Today we will think about pumpkins! Today’s story is Little Boo by Stephen Wunderli. I hope you enjoy this story!
Today for our activity we will create a chart of facts about pumpkins. First, I encourage you to watch Dissect a Pumpkin from SciShow Kids. Watch Jessi and Squeeks learn more about pumpkins.
After learning a a bit more about pumpkins, lets chart some of our knowledge! In this example I created a four box page to collect information on what pumpkins can, have, need and are. You could also limit this to two or three concepts. The purpose of charts like this is to begin writing informative sentences: Pumpkins can rot. Pumpkins have seeds. Pumpkins need space to grow. Pumpkins are fruits.
In my Teachers Pay Teachers store, you will find a collection of Can, Are, Have charts for fall. In this kit, Fall Graphic Organizers, you will also find circle maps, writing pages and venn diagrams. Topics covered: apples, pumpkins, spiders, bats and owls.
Yesterday we read the book Pete the Cat Too Cool For School by Kimberly and James Dean. In the book, Pete was trying to decide what to wear to school. He asks everyone and then finally decided to wear his favorite things.
Today have your child make a “zine booklet” about getting dressed in clothes of lots of colors. A zine booklet is a book folded out of one sheet of paper. Below I will share with you how to make your own, or you can hop over to my Teachers Pay Teachers store and pick up a copy of the one I have there for free!
If you choose to use mine you can have your child color the pictures before you fold and cut the zine. Or you can fold and cut the booklet and have your child create their own colorful outfit zine booklet. Now have your child point and read the book. Any time your child is stating words while pointing to word we call it reading. Even if he/she is not decoding the words it is the process of reading that is important. When I teach kindergarten I talk about this as reading as a kindergartner.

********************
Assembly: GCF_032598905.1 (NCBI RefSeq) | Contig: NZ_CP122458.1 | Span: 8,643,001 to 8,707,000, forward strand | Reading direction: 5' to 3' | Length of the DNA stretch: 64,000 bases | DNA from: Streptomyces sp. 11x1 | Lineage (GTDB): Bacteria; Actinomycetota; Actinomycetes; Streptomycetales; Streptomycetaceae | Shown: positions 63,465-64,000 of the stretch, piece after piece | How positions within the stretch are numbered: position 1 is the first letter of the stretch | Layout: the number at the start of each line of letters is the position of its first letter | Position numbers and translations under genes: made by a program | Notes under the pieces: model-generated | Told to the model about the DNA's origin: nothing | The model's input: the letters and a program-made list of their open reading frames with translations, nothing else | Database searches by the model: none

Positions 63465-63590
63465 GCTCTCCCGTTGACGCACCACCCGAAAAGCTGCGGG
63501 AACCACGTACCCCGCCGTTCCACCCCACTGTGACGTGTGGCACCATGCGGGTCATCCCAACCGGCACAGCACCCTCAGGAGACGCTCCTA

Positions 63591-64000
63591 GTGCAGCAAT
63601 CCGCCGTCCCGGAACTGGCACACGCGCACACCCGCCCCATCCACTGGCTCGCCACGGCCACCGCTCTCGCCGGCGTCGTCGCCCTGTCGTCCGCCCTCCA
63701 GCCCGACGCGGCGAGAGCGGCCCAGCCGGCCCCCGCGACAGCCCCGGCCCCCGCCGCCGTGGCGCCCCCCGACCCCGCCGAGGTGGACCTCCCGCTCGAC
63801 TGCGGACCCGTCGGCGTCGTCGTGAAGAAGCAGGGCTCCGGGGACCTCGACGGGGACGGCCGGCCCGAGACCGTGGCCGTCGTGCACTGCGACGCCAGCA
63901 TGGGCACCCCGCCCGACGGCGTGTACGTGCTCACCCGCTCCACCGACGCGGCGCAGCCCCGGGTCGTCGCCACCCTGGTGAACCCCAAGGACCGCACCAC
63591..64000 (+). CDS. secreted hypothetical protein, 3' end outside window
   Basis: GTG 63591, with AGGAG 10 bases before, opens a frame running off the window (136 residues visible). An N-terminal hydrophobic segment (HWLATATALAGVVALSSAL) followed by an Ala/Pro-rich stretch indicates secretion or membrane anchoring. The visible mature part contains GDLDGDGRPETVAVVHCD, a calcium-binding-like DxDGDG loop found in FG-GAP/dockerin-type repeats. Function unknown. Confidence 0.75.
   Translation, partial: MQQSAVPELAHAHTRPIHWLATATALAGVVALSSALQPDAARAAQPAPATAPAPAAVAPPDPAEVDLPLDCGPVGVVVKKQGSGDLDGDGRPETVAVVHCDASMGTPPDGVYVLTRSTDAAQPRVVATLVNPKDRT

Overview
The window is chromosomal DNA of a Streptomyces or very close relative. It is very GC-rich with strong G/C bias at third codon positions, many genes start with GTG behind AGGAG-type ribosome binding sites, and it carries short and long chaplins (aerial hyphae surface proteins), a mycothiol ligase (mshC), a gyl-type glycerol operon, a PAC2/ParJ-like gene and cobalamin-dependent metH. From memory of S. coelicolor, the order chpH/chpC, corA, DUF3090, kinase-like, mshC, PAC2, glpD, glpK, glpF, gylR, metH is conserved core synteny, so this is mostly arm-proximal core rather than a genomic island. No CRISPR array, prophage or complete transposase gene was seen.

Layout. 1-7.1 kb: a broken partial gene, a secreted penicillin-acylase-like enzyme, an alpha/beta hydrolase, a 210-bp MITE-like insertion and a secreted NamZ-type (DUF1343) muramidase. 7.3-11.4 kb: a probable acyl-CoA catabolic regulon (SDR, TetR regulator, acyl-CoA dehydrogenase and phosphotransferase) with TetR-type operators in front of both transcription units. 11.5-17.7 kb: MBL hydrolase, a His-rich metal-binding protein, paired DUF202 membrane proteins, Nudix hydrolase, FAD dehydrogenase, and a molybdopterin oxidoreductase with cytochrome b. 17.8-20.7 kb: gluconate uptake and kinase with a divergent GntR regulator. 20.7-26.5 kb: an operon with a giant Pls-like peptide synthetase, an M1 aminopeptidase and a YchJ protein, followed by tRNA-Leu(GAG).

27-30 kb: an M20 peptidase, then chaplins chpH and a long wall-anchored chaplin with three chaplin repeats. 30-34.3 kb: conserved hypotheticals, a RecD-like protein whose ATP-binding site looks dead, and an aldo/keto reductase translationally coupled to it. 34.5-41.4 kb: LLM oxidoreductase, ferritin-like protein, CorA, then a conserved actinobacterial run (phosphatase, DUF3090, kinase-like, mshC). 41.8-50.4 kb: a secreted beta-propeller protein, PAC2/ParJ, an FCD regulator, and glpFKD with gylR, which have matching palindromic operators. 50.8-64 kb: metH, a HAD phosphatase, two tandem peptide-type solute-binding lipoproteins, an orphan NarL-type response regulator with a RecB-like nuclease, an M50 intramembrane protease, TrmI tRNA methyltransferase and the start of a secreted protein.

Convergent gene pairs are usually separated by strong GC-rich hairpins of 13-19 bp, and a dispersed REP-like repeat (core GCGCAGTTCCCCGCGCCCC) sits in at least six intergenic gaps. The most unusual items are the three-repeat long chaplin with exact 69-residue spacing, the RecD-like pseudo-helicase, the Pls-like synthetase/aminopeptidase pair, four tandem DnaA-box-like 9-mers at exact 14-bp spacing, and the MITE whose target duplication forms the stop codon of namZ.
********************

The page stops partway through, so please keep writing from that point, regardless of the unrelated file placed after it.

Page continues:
Now, onto how to make the zine booklet…
See image on the left for how to set up the pages. If you are having your child draw the images, you will want to do the folding first and the draw.
Fold the paper in half “long side to long side”. Open it back up.
Now Fold the paper in half “short side to short side”. Open it back up.
Fold the short sides into the middle fold. Open this back up.
Now fold it in half again short side to short side and cut along the fold (the line between 4/7 and 3/8).
Then fold it back in half long side to long side.
Hold onto the edges and push the pages together to create an open “box”.
Push until you get it into an “x” shape.
Now you can fold it.
Check out this youtube video for step by step visual instructions.
I’d love to see what you make. Share your child’s work with me email@example.com I love seeing children learning!
I often mention these stages in my posts and wanted to have one post that I could link to to share the stages. I am also including some thoughts for you to consider when working with your child on writing and drawing.
In the world of pre-K and kindergarten children’s writing ability can be all over the map. I encourage you to tell your child to write. Even if they write scribbles or goobly-goop, they are writing! Then ask your child: “Read to me what you wrote.” Often times, they will say, I don’t know what it says. My answer to this always is “You wrote it, you can read it… tell me what it says.”
Squiggle lines to represent words
Random letters that have no connection the word they are writing (JmtIop=flower)
Writing just the beginning sound (f=flower)
Moving into hearing more sounds in words – teach your child to slowly stretch out the word to hear all the sounds (flr=flower)
Moving more into conventional spelling (flwer= flower)
conventional spelling (flower=flower)